Transparency means consumer-friendly, easily understandable and readily accessible information that is complete and up to date. Consumers should be able to understand their treatment options, receive full information on discharge and outcomes data, quality metrics, and cost of the providers that they are seeing prior to receiving care. By giving patients access to this valuable information, we believe consumers will make better decisions about their care and will be able to more adequately manage their health care costs. In a recent Kaiser Family Foundation poll, roughly 7 in 10 patients say they would use information on network adequacy, out-of-network costs, claim denial and appeals, and costs for services when shopping for a health insurance plan.
A report from Castlight found massive disparities in the cost of doctor visits, procedures, and tests—both within the same metro areas and nationwide. Costs vary so widely because there are no uniform standards in the health care system, as insurers and providers negotiate independently for each of the insurer’s networks.
Health care costs have continued to rise, resulting in consumers having to pay significantly more out-of-pocket for their health care. Consumers have seen these out-of-pocket costs increase in the form of premiums, deductibles and cost-sharing for most health care services. These varying out-of-pocket costs, combined with a lack of information about costs and what contributes to them, create a situation of unpredictable and unmanageable costs, which negatively impact both consumers ability to access needed care and their health care outcomes.
Rising costs across all health care sectors are driving cost shifting. The drivers of the persistent rise in health care costs are varied and interconnected and include factors related to in-patient and out-patient costs.
A 2014 Gallup poll showed that 1 in 3 Americans have put off some kind of medical treatment for themselves or members of their families due to cost and that more put off treatment for serious conditions than non-serious conditions. The strategy of shifting costs to patients and beneficiaries is not sustainable and must be limited.
A recent study by the Commonwealth Fund found that as many as thirty-one million people with health care coverage in the United States were underinsured in 2014. The study also found that:
Our focus is based on research, including extensive interviews with patients and consumers. This research coupled with membership expertise and input is the foundation for our work; a foundation that will guide the development of all aspects of the Partners for Better Care coalition work. Our research and partners have defined a core set of principles to be reflected in a new, nonpartisan Patient Charter. This Patient Charter was collaboratively developed to reflect the focus outlined above and will ultimately serve as a broad roadmap for the next generation of health care. Key to this patient-centered focus is the belief that patients have the right to dignified, culturally competent quality health care.
We strive to be a partnership of patient and disease advocacy groups, responsible industry leaders and concerned citizens who believe that Americans should have access to the tools necessary to make the best and most informed decisions for their health and the health of their families.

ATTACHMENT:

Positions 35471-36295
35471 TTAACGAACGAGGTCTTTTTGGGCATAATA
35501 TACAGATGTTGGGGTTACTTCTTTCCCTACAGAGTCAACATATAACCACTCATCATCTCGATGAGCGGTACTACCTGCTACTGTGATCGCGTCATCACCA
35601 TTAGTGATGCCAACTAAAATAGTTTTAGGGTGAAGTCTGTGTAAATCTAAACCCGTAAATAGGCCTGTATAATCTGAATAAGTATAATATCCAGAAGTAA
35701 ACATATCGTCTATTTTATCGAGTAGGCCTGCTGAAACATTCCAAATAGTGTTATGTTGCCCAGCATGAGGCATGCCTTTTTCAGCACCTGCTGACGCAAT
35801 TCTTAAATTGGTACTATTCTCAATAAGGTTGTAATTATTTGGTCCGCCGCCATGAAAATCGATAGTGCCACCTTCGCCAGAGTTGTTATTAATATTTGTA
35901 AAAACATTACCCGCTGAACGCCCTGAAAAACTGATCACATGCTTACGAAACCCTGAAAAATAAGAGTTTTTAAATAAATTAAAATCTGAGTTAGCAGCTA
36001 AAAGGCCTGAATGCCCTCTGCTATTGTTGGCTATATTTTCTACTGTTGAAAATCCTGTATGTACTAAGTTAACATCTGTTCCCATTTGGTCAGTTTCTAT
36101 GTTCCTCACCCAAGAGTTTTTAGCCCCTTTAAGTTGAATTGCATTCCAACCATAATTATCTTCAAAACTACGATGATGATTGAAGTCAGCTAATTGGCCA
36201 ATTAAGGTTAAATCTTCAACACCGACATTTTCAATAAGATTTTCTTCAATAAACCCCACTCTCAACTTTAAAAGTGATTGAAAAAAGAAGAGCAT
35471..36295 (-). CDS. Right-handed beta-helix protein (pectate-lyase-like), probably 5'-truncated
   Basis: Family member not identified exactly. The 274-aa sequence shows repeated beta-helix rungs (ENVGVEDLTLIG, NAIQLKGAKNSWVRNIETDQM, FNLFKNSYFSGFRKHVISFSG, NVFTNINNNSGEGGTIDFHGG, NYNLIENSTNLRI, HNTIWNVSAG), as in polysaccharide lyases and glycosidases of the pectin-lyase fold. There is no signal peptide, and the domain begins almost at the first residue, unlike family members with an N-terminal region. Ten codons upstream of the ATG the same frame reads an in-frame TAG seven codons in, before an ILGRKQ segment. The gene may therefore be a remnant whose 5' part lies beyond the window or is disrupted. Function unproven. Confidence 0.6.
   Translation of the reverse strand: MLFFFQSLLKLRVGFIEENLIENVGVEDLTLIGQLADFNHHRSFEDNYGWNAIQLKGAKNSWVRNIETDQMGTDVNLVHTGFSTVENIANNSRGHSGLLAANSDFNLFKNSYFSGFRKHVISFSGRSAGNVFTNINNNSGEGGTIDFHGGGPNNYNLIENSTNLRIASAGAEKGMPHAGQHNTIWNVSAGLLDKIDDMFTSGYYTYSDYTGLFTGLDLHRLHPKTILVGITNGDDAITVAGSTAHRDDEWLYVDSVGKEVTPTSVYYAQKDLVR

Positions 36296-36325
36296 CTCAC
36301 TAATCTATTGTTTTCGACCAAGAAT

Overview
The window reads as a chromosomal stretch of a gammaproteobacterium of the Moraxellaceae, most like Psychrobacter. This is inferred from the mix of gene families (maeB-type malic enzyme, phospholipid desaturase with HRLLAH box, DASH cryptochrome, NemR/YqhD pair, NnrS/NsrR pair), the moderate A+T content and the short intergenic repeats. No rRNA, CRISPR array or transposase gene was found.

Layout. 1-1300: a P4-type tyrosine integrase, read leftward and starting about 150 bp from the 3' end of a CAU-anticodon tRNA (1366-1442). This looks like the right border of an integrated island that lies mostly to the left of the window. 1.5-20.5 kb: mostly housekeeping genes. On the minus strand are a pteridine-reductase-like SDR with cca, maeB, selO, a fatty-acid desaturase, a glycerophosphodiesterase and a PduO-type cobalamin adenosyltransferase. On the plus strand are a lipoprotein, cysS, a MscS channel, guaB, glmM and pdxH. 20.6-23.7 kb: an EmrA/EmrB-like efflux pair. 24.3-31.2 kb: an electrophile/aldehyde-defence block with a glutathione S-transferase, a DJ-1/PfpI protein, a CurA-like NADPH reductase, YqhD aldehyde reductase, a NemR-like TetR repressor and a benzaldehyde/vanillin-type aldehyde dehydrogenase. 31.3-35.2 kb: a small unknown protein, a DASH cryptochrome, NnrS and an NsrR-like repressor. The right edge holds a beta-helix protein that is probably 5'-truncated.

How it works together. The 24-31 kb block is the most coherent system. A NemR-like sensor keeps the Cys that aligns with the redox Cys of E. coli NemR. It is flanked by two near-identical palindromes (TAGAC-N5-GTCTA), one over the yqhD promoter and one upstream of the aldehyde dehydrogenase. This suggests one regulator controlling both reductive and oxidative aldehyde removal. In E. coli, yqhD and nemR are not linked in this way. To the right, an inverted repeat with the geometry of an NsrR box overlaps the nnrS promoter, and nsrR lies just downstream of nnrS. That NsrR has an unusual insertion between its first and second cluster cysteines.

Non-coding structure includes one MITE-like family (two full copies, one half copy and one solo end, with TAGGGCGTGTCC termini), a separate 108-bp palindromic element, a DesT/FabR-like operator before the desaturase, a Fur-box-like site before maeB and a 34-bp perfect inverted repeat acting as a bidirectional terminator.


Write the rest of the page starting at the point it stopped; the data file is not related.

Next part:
Partners for Better Care has worked together to establish a core set of principles contained in a new, nonpartisan Patient Charter. Together, we will rally around this Charter as a broad roadmap for the next generation of health care, and we will start a national conversation backed by millions of patients and the most relevant players.
High-quality medical care is available in the United States, but many Americans are unable to access the care they need. Access to affordable, patient-centered care and innovations—including coverage of preventive services, tools for management of chronic conditions, coordinated care management and specialist care, innovative therapies and technologies and treatments for any medical condition or emergency—is critical. Although more Americans than ever before now have health care coverage, out-of-pocket costs, including deductibles and cost-sharing for medical services, are escalating at substantially disproportionate rates compared to the wages of the average American. Additionally, complicated benefit designs such as prescription tiering and narrow physician networks are making it increasingly difficult to access quality care, and increasingly essential for patients to understand how to purchase coverage.
Based on extensive opinion research and policy analysis, the priority policy issues for Partners for Better Care can be categorized into six areas of focus. Our priority issues, all of which must be culturally competent, include:
Aimed at tackling these issue areas comprehensively, Partners for Better Care helps patients and their allies by advocating for the next generation of health care based on key principles of patient-centered quality care, availability, transparency and affordability. And we hope you will join us.
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Recognizing that there is strength in numbers, members will benefit from increased organizational bandwidth, dedicated staff and capacity through the partnership’s communication, advocacy and research activities while promoting a holistic approach to member-defined pressing health care issues and challenges. Partners for Better Care will also raise member profiles by putting them in the public eye, increasing their visibility and becoming part of a national voice focused on media, policymakers, regulators and presidential candidates.
To transform the U.S. health system, we must involve all relevant industry leaders in the conversation. We are actively seeking membership from insurers, hospital systems, and provider groups that believe multi-stakeholder cooperation is the answer to achieving optimum patient care. Click here for more information about how we view the role of industry along side our Patient Charter.
If you’re interested in becoming an industry leader or an advocacy partner in our coalition, please fill out the contact form below and a team member will reach out with additional information.